"So, do you have some sort of goal to your time in London? Something you're studying or working towards?" The fellow asking the question was wearing a black clerical outfit and white collar, sitting on a children's playground with me in Regent's Park in the heart of London. He was about my age, but I wasn't sure if I should call him father. "Well, we're actually here to go to church," was my response. Which is what we had just done at his church.
This morning the family and I left our flat an hour before the worship service began. Even though we're probably only four miles away from the parish where we were heading, we made it there with only moments to spare. We were going to worship with some friends living in London, to get a taste of their particular approach to a Sunday gathering. Since Easter, 5 Sundays ago (!), I have visited a charismatic congregation pastored by a friend back in Indy, snuck in the back of Trinity to hear my friend Tim preach, and last Sunday we went to an evening "cafe church" here in London.
This morning, though, it was high church for us. Literal bells and literal smells. When the procession came in during the opening hymn, the ancient cathedral-like space was filled with incense and smoke from the censer being swung about by the person heading the line. Jack hollered out, "No fire Mommy! No fire!" We tried to explain the reference to the prayers of God's people going up before the throne in Revelation 5, but he was having none of it.
Ang and the kids departed after the first song, and I was left to worship in a company of saints truly reminiscent of the heavenly throng in Revelation. Every tongue, nation, and tribe were represented there, or at least as many as could be numbered among the 75 or so of us sitting on folding chairs, repeating the words of the Creed, the Lord's Prayer, and the Eucharistic liturgy. While the outward form of what happened this morning was rather different than what folks at Trinity might be used to -- priests in full vestments, singing accompanied by organ and trombone (!), an 8 minute homily (some of you are already wanting to visit this parish, aren't you?), and the ever-present haze and scent of the incense -- the Spirit in the place felt instantly like home. Gathered here to remember God in the midst of a city where it's very easy to forget Him, was truly a company of saints. Not the kinds of saints you'd name a parish after. But people who, by believing in the Good News of what God has done for the world in Jesus' life, death, and resurrection, have been made holy, and are thereby made worthy of the saintly title. The hunched over octogenarian fellow who hit me with his cane while sitting down. The dignified West African mom pushing her son in his wheelchair to be first to take communion. The couple Ang and my age who traded off holding their wiggling child so they could respectively sing then read the Scripture at the lectern. This morning the prayers of these people went up like incense before the throne of God. This morning Christ was present as we shared in His body and blood together in communion (though Jack shouted out, as Ang carried him up the aisle, "No people, Mommy! No people!). This morning our warbling voices singing words of Gospel truth rang out the doors of the old church building, out onto the streets of Camden, maybe even drowning for a moment the pop tunes being played over the sound system of the Sainsbury's supermarket immediately adjacent.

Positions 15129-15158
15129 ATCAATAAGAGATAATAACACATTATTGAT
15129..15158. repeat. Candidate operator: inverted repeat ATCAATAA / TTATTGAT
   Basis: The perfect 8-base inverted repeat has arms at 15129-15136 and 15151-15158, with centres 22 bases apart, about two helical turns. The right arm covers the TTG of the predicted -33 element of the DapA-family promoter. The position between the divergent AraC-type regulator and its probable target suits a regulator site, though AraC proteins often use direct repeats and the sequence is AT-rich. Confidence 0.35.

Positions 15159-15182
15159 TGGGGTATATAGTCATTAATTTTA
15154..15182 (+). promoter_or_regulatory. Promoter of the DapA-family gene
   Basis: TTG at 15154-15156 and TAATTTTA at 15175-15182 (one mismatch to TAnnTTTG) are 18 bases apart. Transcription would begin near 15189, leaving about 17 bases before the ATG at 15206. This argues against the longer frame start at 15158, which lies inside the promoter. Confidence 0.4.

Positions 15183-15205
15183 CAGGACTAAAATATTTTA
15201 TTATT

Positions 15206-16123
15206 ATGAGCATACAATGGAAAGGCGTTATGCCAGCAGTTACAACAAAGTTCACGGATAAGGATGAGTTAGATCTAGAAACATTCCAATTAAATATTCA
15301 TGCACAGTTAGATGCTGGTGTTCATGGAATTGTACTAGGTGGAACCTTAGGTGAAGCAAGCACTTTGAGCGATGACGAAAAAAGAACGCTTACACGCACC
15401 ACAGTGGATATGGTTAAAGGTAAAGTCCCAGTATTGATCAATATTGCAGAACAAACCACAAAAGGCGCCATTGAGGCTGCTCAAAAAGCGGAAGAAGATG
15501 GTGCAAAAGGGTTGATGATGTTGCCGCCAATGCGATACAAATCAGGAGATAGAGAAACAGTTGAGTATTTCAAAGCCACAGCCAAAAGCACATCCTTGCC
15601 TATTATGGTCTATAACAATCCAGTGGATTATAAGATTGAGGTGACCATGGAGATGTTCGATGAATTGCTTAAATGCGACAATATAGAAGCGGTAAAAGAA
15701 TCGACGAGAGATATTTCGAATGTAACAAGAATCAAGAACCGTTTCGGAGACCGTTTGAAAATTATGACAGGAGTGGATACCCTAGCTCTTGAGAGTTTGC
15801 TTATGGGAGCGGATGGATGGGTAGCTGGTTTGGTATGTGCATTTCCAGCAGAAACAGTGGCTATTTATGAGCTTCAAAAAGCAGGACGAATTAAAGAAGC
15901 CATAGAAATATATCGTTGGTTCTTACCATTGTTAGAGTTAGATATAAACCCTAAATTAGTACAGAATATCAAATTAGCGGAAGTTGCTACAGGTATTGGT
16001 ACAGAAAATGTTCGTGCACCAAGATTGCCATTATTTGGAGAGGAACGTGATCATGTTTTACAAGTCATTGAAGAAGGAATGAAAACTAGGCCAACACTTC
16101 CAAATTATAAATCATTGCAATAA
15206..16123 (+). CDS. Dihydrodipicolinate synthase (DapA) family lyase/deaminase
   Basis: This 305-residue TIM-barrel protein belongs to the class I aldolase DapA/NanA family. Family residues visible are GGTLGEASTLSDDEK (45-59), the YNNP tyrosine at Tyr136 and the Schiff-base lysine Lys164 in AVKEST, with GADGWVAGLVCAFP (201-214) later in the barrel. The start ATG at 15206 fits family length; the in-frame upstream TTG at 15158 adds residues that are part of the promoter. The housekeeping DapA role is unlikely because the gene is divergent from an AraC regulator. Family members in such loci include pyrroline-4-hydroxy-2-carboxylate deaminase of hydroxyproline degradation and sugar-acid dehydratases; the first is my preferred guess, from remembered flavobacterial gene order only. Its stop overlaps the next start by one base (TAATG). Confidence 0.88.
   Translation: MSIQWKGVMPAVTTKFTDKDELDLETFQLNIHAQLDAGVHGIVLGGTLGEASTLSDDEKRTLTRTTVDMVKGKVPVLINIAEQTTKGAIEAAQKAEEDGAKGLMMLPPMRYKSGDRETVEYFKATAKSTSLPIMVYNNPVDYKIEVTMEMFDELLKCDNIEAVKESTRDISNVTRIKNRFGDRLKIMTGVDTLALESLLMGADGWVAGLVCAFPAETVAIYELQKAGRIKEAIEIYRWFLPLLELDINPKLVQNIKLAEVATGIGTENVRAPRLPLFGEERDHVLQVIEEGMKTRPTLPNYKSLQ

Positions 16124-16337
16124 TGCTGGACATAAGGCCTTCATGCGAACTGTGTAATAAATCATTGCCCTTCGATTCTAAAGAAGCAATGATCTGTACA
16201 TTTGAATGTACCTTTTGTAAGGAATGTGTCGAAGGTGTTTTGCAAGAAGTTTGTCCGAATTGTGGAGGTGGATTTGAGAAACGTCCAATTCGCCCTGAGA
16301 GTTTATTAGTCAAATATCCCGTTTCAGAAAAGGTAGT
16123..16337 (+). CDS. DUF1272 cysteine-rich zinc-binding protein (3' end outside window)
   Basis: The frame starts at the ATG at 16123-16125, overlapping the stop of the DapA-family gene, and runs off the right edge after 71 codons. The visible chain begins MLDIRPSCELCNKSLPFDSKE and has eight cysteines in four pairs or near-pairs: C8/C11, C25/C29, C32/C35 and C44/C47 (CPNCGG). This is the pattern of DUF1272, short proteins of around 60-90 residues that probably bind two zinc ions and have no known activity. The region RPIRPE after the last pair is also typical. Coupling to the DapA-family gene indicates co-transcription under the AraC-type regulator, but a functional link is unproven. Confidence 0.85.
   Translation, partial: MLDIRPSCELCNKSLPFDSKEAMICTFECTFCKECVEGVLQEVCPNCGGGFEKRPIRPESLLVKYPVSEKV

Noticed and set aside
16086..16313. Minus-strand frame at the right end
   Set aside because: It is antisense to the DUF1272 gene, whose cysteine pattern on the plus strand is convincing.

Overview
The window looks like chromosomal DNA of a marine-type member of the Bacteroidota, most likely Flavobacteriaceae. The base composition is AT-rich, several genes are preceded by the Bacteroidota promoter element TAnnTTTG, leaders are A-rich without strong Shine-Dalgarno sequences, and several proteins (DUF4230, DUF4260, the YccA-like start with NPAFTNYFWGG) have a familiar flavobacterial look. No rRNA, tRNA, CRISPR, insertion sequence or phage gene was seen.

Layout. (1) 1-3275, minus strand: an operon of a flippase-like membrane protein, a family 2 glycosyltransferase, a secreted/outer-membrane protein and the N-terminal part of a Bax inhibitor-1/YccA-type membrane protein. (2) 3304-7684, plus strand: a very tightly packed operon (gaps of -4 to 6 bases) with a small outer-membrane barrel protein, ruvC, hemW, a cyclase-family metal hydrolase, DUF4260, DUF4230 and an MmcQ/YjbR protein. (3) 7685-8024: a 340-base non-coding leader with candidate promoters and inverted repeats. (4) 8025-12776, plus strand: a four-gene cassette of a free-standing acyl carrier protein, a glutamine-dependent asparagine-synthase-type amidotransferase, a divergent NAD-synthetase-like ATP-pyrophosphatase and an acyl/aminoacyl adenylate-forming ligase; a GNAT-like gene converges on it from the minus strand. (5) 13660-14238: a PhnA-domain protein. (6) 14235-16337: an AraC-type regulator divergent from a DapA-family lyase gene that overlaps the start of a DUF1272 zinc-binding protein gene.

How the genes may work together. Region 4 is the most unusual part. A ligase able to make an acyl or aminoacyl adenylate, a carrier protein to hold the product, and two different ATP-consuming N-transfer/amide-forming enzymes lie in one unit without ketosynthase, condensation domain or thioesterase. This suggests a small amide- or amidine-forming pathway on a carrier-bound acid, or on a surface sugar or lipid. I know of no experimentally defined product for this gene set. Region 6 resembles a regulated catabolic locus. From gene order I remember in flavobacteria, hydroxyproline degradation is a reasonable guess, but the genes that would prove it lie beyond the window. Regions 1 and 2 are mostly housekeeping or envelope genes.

And this is why we've come to London. Yes, we're enjoying one of the world's great cities. We're drinking in the sights, relishing the food, moving to the pulsing rhythms of a place with so much life. But we're mostly here to be with God's people. To see what He's up to over here. To learn what we can, and maybe nick an idea or two for our community back in Indy. And that sounds pretty good to me.